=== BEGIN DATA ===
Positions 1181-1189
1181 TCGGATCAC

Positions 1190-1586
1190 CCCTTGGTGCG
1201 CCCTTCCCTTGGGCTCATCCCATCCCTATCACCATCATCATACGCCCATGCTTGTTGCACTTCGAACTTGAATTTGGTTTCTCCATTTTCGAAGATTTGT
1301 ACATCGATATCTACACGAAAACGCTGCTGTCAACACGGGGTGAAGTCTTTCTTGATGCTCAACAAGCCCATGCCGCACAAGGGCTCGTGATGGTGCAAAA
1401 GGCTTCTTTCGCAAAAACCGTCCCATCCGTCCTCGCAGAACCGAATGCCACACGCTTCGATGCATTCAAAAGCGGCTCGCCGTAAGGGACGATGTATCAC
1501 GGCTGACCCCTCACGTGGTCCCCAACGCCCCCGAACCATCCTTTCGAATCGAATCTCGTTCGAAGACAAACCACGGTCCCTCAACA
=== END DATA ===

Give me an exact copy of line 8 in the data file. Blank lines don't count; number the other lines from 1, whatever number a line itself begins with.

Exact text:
1501 GGCTGACCCCTCACGTGGTCCCCAACGCCCCCGAACCATCCTTTCGAATCGAATCTCGTTCGAAGACAAACCACGGTCCCTCAACA